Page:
It’s funny how things turn out.

Here’s a family snap in the early 1980s. We are posing outside my digs on Huntingdon Road. And in the background……Mount Pleasant House! It is safe to say I couldn’t have imaged then how much a part of my life that building was to become!

Murphy family on Huntingdon Road

Transforming Mount Pleasant House, a 1980s concrete office block, into Mount Pleasant Halls, a high specification accommodation for 272 students and academics, has been the biggest change at St Edmund’s of recent years. When I arrived Mount Pleasant Halls was a defined project, brilliantly conceived and planned by my predecessor. The challenge I had was to ensure that the new buildings were as per specification, on time and ready for Michaelmas 2019 for students and academic staff to move in. After a massive effort by everyone involved It is now fully operational and reports from residents are that it really is excellent accommodation. In fact, the project was entered for a national award – Collaboration of the Year – along with the developers. And we won!

Mount Pleasant Halls development wins national award

Since then we’ve learned we’ve been shortlisted for more awards, including the RICS Social Impact Awards 2020. Some of the features of the project that have stood out for us include the fact that the project has embraced the concept of community engagement throughout. The building contractor prioritized employing local people during the construction, as well as apprentices and trainees. Also a local charity, Rowan, a vibrant and active part of the art community in Cambridge working with people with learning disabilities, was commissioned to design and make three benches for the courtyard. Rowan aims to break down the issues of social exclusion and improve health and wellbeing via its activities.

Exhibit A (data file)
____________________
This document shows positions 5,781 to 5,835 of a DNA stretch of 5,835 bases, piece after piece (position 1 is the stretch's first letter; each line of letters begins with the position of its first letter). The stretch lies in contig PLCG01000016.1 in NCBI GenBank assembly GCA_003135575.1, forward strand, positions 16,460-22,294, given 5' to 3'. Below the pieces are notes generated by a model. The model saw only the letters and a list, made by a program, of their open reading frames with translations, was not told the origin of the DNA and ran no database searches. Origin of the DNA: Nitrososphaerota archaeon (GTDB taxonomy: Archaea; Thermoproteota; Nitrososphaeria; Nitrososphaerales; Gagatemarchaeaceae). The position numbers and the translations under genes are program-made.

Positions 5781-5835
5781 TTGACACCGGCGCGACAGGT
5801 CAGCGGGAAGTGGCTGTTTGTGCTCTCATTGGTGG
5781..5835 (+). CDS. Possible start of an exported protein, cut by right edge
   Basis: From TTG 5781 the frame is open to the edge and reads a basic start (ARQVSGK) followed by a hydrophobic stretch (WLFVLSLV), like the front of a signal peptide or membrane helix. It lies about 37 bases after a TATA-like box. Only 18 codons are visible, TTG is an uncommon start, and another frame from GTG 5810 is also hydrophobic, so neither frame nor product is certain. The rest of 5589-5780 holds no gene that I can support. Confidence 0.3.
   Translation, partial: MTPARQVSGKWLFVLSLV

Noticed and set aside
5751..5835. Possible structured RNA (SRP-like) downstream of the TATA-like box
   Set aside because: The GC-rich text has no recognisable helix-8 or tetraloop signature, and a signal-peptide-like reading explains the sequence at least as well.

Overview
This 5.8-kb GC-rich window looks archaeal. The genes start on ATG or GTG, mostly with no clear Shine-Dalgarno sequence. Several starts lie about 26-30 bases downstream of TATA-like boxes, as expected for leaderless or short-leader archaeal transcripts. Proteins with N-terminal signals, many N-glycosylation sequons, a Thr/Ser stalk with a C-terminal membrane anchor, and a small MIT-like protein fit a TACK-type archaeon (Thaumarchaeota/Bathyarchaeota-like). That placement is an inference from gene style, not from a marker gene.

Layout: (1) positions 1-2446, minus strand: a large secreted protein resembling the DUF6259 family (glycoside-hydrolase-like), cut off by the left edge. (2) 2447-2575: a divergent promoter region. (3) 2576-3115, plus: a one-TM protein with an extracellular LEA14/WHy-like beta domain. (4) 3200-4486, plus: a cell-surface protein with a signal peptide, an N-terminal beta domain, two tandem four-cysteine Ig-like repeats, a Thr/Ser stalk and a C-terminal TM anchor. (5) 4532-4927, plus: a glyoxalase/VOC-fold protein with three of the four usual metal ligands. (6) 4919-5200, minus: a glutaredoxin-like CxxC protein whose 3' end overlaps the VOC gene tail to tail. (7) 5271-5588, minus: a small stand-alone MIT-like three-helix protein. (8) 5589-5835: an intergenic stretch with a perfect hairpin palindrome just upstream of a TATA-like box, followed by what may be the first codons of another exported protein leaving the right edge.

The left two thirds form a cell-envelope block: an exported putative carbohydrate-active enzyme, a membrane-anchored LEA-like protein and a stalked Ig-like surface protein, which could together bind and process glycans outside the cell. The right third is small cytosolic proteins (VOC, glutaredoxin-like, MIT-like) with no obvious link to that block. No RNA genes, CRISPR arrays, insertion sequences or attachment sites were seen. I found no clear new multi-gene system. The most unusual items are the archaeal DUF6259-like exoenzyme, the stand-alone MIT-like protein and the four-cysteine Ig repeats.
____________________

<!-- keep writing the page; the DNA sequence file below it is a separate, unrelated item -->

The development was also designed to meet the sustainability criteria of the college and the institutional funding market, for whom sustainability is essential. For example we achieved BREEAM Excellent, introduced a combined heat and power plant and also used solar shading to avoid using an air-cooling system. LED light fittings, energy efficient lightbulbs and PIR sensors have been used throughout. As part of the natural ventilation strategy, noise-attenuated air vents were used. These included a feature to pre-warm the fresh air entering the building, reducing the amount of heat lost to the atmosphere. This reduces the energy used to heat the rooms, reduces heat loss and creates a more pleasant living environment.

But there is more to the life of a Bursar than overseeing major development projects. I’ve managed to get the College Music Society established. It is still in its early stages of development, but we have also acquired through kind donations a cupboard full of music, which is the start of a music library, and a beautiful grand piano, which will lift our concerts. But for me personally the most fun was being asked to be in the band supporting Michael Bascom’s opera ‘Cathy’, a retelling of Wuthering Heights. We were in a 5 night (late night) run in the Corpus Playroom, playing on slightly rickety boxes as Michael perfected the score in real time.  

Michael Bascom with the band – note the drinks were props!

One of the lovely features of College life is how informal it is, and how welcoming and open it is to family and friends. My family has been made to feel welcome and I know that colleagues in other colleges have enjoyed visiting the College for the same reason. 

Relaxing with my boys in the Millennium Garden

In the picture above we’re only a few feet from where the graduation photo was taken…..but then the past really is another country!